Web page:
Jul 26, 2007

El Payaso Seafood Restaurant - San Felipe, Yucatan

As you may have read in the neurotic foreigners blog, the Critic had the pleasure of accompanying him on his outing to Rio Lagartos/San Felipe and while it was a great disappointment to learn that one could not sit down in the municipio of Temozon to enjoy a smoked meat taco, the trip was enjoyable enough.

The restaurant in San Felipe, El Payaso, was recommended by a friend of that neurotic foreigner as being a good choice for seafood. As he said, what else are you going to eat in San Felipe? Hamburgers?


The place was deserted when the Critic's party entered, with the family sitting at a plastic table near the kitchen. When asked if they were serving food ('tan abiertos?) they responded affirmatively and got up to start working.


Along with the soft drinks, the smallest family member brought over some small platitos with the usual botana (pre-meal snacks) common to the typical Yucatecan beachfront seafood eatery. The Critic only tried what seemed to be cazon entomatado, (shredded shark meat cooked with tomato which gives it a pale red color) since he stubbornly refuses to become enamoured of the idea of the mayonnaise-based options placed before him.


The lunch was simple: a seafood soup, breaded filet of fish (empanizado) and fish filet in garlic (al mojo de ajo). The soup was served first and after waiting an eternity, the other dishes made their way to the table as well. The fish was fresh though - the waiter crossed the street and came back with the fish in a clear plastic bag and showed everyone that it was indeed, fresh boquinete.


The Critic's opinion is that El Payaso is really nothing special in the world of Yucatecan seafood offerings - nothing worse or better than what one would find anywhere on the coast.


Out of 5, this restaurant gets a 3.

Jul 11, 2007

La Tradicion Yucatecan Restaurant

This month, yet another Yucatecan restaurant reviewed by the insatiable and ever-critical Casual Restaurant Critic! This is, after all, what you are after, isn't it? Yucatecan food?

La Tradicion is located between San Fernando and the MegaComercial, on 60 street. It is completely air-conditioned except for some tables on the terrace where you could theoretically smoke those stinky Phillipine-made Marlboro cigarettes you bough in Molas on the way back from Sotuta de Peon.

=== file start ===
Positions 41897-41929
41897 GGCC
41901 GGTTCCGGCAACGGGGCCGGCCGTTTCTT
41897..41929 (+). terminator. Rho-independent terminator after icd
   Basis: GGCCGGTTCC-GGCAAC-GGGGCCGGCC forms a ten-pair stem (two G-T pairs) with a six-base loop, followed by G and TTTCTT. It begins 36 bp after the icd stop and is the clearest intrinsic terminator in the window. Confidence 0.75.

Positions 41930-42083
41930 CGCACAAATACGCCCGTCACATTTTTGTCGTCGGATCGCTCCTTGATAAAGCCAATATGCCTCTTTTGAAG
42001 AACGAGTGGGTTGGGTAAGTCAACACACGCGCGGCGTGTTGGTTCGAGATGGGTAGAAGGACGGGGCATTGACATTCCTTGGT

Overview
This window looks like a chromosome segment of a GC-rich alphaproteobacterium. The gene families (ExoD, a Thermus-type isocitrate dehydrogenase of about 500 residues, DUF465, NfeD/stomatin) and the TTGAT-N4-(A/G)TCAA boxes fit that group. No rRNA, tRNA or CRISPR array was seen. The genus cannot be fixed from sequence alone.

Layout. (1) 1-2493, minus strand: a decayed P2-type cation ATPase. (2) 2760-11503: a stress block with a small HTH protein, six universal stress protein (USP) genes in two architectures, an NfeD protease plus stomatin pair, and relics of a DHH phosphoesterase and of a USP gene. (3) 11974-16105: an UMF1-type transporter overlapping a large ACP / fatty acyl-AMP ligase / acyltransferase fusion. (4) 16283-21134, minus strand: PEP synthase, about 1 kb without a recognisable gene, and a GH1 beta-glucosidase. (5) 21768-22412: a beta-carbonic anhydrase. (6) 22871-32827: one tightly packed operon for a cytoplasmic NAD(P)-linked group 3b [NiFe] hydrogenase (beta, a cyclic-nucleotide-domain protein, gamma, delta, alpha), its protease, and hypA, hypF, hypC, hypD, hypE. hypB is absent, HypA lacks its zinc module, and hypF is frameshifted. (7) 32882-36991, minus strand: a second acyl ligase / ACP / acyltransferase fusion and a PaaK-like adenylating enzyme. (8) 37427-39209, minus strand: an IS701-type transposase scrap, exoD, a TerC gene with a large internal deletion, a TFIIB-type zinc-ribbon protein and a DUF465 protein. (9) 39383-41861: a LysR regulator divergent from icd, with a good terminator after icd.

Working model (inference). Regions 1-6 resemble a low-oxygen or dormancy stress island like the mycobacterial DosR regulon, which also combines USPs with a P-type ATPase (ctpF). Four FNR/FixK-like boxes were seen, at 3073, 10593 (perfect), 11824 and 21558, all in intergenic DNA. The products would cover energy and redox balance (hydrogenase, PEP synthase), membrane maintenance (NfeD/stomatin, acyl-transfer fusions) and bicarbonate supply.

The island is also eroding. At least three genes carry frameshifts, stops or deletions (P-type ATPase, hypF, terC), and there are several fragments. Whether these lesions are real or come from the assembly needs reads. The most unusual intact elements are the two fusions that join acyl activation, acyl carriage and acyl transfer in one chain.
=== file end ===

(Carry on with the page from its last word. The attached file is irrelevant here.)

Being as it is July, and the heat is unbearable, the original choice for lunch, Colonos, was discarded and the Critic's group decided on La Tradicion, which the Critic had heard or read about somewhere.

Chef David Cetina was at the door to welcome the party and soon all were seated at two tables - real tables with real chairs, not the cheap plastic ones - and had menus in their hands. After ordering drinks (micheladas, horchatas and jamaicas) a waiter arrived with a small plate of refried black beans with tortilla chips and another with codzitos for snacking while the appetizers arrived. The beans were not only good, they were hot, a real first since at most restaurants they are served luke-warm. The codzitos were crunchy and smothered in what seemed like a home-made tomato sauce. Very good.

The appetizers arrived soon after; crispy longaniza de Valladolid and delicious papadzules. In fact, the papadzules were so good that more were ordered almost right away. The temperature was excellent (hot) and the tortillas fresh, the sauce tasty. And the tortillas were thick and hand-made. Nothing like a fresh tortilla, filled with crunchy/chewy longaniza (a kind of thin flavorful chorizo) with some nose-watering, tear inducing chile habanero salsa.

Then the main course - panuchos and salbutes were ordered along with the now-obligatory Critic signature dish, queso relleno. At first sight, the Critic was alarmed by the apparent small size of the bowl of queso relleno set before him, but that fear was soon allayed with an abundance of fresh tortillas which seemed to make the dish last for hours. It was delicious. While the Critic's better half commented that the cheese wasn't the requisite Gouda (or Edam) the Critic didn't notice and happily devoured his queso.

Afterwards, for the sake of investigation (and to further complicate an impending attack of sever heartburn later) flan and crema espaƱola were ordered for dessert. They were creamy and delicious as well.

The rest of the menu looked very good as well. At the table next to the Critic's party, a family was enjoying what looked like a very authentic-looking and generous portion of puchero de tres carnes, a typical Yucatecan platillo which you can't find that often these days.

The bill? $800 pesos without tip.

All in all, La Tradicion was a pleasant surprise. The Critic would highly recommend it to both locals and visitors alike.

On a score of 1-5, La Tradicion rates a solid 4.5!